Few companies can say they’ve been around for multiple generations. But the Molson Coors Brewing Company can trace its history back through centuries.
The Molson side of the equation dates back to 1786, when John Molson founded a brewery along the St. Lawrence River in Montreal. Today, the seventh generation of the Molson family sits on the board of directors. Andrew Molson, a board member along with his brother Geoff, shares his thoughts on what’s helped the company survive for 230 years.
Few family companies make it past the third generation. Molson is into its seventh. What main factors have contributed to its longevity?
There’s a bit of luck involved; it’s not just really good strategy. But if you look at the history of our beer business, we were only selling beer in the province of Quebec from 1786 until the late 1940s. For many, many years we were focused on one place, and it was only in the late 1940s and stuff that we started to venture out into the rest of canada. We took our time. Secondly, you see families involved in the beer business—the Heineken family is still involved, for example. So you do get a family presence in the industry, which might help explain it. The other thing is the way we govern. We left management and the CEO of the company to run the show. That approach allows for continuity from generation to generation.
How did that approach develop?
When we went public in 1945. We realized that our family was no longer entirely in control of this operation, and that we were now sharing control with public shareholders. We took the decision that we could be great owners, but we weren’t necessarily the best managers.
What does it mean to be great owners?
We’re deeply committed to the company, and where the company is headed. When you live in a world where the average tenure of a CEO is five years, we’re there for the long term. I think what makes a good owner is the assurance that we’re there in good times and bad.
Molson had a dual class share structure, as does Molson-Coors. What effect did that have on the company?
I studied corporate governance at the University of London, and my thesis defends the dual class share structure. It concludes that you can’t do better than a company that has the presence of a committed, knowledgeable, long-term minded shareholder sitting on the board, acting in the interests of all shareholders. A dual class share structure is a mechanism to allow you to do that. It might not be the best mechanism—complete control without dual class is even better. But it is a way to access capital from the public markets while still maintaining a long-term vision of the company.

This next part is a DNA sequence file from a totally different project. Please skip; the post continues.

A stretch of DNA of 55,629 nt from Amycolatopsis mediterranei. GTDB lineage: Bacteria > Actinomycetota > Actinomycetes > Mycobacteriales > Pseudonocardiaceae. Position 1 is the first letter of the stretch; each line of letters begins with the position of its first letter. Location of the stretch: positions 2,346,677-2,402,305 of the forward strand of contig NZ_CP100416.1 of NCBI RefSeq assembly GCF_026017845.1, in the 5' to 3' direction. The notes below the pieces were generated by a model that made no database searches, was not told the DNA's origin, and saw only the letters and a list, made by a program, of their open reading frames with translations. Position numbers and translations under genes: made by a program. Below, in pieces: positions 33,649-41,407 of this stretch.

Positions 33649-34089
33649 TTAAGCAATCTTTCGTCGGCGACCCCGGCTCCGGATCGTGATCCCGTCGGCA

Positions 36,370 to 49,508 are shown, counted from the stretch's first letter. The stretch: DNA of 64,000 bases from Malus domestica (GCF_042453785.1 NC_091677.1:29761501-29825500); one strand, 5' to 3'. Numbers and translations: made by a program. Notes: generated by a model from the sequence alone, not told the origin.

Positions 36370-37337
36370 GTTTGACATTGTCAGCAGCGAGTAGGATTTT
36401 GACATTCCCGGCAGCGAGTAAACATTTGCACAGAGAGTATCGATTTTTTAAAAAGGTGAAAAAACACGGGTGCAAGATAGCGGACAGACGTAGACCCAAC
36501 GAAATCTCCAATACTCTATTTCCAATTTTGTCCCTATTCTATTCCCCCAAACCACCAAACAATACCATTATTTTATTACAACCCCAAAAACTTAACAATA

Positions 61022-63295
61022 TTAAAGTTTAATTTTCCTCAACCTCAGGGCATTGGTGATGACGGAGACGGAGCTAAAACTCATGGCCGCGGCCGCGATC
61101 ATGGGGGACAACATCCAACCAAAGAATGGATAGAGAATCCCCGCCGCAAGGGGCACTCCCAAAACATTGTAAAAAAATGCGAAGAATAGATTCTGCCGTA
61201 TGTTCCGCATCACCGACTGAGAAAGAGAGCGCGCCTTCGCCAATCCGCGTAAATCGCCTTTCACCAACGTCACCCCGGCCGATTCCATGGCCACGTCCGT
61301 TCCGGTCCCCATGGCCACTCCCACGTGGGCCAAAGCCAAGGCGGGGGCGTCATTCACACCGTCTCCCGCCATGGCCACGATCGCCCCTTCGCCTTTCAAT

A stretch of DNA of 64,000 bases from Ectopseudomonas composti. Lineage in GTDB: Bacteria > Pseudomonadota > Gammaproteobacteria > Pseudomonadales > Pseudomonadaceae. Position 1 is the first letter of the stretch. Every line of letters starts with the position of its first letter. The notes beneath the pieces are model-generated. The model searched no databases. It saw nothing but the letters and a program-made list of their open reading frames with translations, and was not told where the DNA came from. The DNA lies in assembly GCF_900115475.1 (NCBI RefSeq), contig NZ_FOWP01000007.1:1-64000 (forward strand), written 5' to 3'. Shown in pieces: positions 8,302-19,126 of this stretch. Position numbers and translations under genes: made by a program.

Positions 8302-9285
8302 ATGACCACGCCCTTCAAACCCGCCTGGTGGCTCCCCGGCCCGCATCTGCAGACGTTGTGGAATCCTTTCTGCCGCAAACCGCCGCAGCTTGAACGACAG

Dual class share structures have often been criticized, particularly these days with respect to Bombardier.
If the dual class share mechanism was not in place for Bombardier, the company might not exist any more in Canada and might not be taking the risks it has taken. Certainly the most optimal dual class share structures have a good separation between the role of the owner and management, and we’re seeing signs of that at Bombardier, where there’s a family member who’s chairman, but the company is being run by an external CEO.
In your family, was there an expectation you would eventually work in the business?
We had parents who encouraged us to go out and do what we were interested in. My parents never really steered us towards getting involved in the family business. My brother Geoff very much wanted to work at the company at a young age, and our parents told him to go out into the world and learn somewhere else, and then come back to the company, which he did. I was more interested in other things like law, and I kind of fell into it later on, when we merged with Coors in 2005. But we do have a sense of responsibility [to the business] when we have the name that we carry. We feel it everyday, especially living in Montreal. I like to say that I spent a good deal of time figuring out who Andrew was first, and then applied Andrew to my last name, when I joined the company.
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